Seven paintings by Ghiberti's contemporaries accompany the Gates of Paradise panels. These are drawn from the Art Institute's own collections and serve to illustrate the evolution of figural handling and perspective in Italian painting of the time, as well as the direct impact Ghiberti had on influencing the artists around him. The Dormition of the Virgin (tempera on panel: 1401/05) by Starnina (Gherardo di Jacopo) (Italian, active 1387-1413), the earliest work on display, is an example of the painting traditions in place just before the surge of new interest in science and realism that marked the Renaissance as a break with the Medieval era. Drapery begins to show the contours of the body beneath, but all is still flattened, as if it were a painted cutout. The four paintings that follow show artists beginning to explore three-dimensional sculptural modeling, part of the new interest in realistic depiction of illusionistic space that infuses Ghiberti's Gates of Paradise. A later work, Scenes from the Life of St. John the Baptist (tempera on panel: 1490/95) by Bartolommeo di Giovanni (Italian, c. 1465-1501) shows Ghiberti's influence reflected in painting, the artist employing Ghiberti's use of architectural elements to house the action in framing that permits of multiple tales within the same image.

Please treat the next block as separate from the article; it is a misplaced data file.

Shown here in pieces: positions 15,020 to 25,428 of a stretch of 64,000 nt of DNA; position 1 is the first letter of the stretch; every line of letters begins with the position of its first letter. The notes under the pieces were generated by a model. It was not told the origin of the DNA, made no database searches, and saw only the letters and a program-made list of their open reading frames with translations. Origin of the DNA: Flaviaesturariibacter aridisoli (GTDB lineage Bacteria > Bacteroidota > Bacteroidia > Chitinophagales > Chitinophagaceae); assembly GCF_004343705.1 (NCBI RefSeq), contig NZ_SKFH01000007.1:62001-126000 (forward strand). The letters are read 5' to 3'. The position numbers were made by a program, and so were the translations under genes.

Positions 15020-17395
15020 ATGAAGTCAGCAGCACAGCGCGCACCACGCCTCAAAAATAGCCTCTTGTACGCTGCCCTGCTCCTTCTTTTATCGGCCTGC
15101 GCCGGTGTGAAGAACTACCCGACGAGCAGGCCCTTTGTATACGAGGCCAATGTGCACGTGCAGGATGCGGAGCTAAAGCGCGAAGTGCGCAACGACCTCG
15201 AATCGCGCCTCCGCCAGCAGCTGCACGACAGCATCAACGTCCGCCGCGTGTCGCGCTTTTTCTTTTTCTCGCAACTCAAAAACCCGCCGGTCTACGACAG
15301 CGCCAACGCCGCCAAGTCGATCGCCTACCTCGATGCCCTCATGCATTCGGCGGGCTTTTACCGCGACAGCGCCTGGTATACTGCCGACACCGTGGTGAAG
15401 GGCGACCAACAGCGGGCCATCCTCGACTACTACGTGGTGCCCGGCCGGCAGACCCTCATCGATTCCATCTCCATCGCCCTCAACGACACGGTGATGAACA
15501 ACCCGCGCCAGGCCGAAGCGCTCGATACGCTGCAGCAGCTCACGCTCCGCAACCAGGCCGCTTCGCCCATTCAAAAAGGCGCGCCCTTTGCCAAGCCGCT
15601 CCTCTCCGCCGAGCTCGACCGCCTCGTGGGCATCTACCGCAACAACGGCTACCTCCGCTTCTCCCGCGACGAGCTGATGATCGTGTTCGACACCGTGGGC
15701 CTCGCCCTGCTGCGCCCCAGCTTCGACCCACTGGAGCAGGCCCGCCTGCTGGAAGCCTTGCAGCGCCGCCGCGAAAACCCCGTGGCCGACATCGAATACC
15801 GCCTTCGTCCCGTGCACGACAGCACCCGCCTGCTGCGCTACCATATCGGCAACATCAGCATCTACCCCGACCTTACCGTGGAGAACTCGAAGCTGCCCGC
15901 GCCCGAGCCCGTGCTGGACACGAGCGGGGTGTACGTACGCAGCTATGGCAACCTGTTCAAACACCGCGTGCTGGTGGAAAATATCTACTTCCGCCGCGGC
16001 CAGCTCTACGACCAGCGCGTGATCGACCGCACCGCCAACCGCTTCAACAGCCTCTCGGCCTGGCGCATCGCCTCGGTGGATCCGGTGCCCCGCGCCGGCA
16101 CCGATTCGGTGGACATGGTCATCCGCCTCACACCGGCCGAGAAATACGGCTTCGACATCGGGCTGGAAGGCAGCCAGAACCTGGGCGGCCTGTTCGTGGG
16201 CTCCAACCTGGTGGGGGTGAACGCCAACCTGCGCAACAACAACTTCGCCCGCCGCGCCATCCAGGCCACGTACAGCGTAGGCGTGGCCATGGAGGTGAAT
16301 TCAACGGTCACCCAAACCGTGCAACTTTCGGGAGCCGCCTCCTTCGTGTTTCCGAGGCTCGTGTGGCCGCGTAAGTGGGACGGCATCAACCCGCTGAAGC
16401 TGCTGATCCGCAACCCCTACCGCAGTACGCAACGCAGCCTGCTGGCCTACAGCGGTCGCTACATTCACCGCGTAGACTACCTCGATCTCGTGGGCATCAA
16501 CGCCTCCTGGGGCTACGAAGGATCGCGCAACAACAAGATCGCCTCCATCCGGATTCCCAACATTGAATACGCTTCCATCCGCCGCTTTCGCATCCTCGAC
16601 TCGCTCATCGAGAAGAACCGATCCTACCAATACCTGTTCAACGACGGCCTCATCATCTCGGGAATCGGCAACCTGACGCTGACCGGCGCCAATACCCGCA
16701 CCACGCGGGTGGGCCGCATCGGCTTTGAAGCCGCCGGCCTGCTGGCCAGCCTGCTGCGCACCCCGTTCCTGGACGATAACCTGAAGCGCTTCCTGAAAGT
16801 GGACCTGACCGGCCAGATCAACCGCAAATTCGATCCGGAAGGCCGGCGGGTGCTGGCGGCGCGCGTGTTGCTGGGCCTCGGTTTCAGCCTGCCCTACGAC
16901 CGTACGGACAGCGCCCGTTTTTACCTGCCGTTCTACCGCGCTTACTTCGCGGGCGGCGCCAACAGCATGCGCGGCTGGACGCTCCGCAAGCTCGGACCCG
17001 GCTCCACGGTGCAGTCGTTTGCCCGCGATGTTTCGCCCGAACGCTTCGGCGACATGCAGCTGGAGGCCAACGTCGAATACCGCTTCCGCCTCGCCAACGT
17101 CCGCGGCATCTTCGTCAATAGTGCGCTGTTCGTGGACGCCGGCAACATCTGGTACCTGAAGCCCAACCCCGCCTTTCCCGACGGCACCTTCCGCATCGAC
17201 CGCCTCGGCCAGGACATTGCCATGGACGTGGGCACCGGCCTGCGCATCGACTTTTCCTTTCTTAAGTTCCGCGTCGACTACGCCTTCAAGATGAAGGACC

In the adjoining room, four sculptural elements from the doors' border are included both as additional examples of Ghiberti's work, and as dramatic illustrations of the results of the twenty-five-year conservation effort performed by the Opificio delle Pietre Dure in Florence. One pair untouched, one pair restored, these elegant figures show the remarkable changes wrought by the careful, millimeter by millimeter cleaning of the restorative efforts. The untouched figures are dull and leaden with tarnish, rills of elegant drapery and masterful handling of face and figure masked by corrosion and distemper. The conserved pieces glow across every surface with gold's full, heavy shine. The added clarity of their pristine, restored state is apparent. Now cleaned, the pieces must be kept (as they are here) in an oxygen-free nitrogen atmosphere to prevent further damage. At the same time, the figures and panels reflect an important feature of true conservation. The David Panel is one of the lower panels, located close to the ground on the left hand side of the doors. Its gilding has been worn through to the bronze by 500 years of innumerable gentle touches by pious visitors, and that wear is clearly seen in the conserved panel. The efforts of the Opificio delle Pietre Dure were not intended to re-create or re-gild the panels, to make them look as they did on the day they were new. Rather, their focus was on the removal of accumulated grime and corrosion and the repair of small damage. The distinction is important. Conservation restores and prevents further damage; if left unchecked, the panels would have degraded under continued forces of corrosion. At the same time, it seeks to leave intact those elements which have been the result of natural wear or usage over time, which are considered integral to the history of the piece.